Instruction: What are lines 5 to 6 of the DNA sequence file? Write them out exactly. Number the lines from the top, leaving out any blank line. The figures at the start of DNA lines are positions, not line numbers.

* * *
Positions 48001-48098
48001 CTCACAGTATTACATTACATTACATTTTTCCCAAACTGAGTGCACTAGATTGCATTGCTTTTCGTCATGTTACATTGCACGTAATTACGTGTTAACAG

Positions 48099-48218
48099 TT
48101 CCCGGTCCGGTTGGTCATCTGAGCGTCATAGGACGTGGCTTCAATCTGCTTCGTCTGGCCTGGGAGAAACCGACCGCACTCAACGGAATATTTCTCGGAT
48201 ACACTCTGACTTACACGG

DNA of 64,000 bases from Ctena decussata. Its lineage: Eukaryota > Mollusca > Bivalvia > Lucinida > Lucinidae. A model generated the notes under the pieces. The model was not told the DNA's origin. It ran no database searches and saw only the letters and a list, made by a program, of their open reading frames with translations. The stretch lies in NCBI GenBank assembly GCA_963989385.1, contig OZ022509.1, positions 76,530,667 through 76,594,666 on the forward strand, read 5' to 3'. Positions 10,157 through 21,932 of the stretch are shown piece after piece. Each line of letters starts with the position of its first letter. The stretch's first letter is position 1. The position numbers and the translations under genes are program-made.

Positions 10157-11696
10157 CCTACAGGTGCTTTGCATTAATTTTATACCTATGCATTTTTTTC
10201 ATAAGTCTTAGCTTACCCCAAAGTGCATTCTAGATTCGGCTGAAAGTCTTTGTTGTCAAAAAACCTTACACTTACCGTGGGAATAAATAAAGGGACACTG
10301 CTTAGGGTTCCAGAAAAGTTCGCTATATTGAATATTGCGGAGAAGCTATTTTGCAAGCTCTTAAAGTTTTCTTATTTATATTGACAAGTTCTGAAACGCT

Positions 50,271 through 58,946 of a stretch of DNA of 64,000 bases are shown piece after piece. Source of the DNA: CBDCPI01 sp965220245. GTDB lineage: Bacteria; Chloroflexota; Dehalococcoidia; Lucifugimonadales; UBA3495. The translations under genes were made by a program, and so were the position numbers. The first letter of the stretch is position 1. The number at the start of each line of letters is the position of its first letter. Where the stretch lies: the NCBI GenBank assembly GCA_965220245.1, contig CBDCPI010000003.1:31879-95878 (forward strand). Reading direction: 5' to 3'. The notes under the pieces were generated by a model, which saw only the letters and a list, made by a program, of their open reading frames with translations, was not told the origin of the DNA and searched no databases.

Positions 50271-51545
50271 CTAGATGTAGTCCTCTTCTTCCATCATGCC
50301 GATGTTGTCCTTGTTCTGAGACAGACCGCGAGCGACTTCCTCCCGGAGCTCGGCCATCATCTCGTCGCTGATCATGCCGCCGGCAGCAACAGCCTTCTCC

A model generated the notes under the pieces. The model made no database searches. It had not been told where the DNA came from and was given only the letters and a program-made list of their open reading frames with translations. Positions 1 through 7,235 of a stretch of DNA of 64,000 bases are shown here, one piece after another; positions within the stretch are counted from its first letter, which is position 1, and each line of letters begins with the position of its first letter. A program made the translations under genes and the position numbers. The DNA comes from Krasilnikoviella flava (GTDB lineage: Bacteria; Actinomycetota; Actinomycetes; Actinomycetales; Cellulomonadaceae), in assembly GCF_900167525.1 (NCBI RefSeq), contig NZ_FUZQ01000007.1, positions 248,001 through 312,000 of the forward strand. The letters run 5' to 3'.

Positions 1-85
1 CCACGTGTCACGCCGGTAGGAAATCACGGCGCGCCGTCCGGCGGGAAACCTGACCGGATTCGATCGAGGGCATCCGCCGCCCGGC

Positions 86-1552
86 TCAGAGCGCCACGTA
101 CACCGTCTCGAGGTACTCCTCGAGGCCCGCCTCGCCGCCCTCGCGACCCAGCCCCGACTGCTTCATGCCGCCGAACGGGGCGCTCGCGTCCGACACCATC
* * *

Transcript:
48101 CCCGGTCCGGTTGGTCATCTGAGCGTCATAGGACGTGGCTTCAATCTGCTTCGTCTGGCCTGGGAGAAACCGACCGCACTCAACGGAATATTTCTCGGAT
48201 ACACTCTGACTTACACGG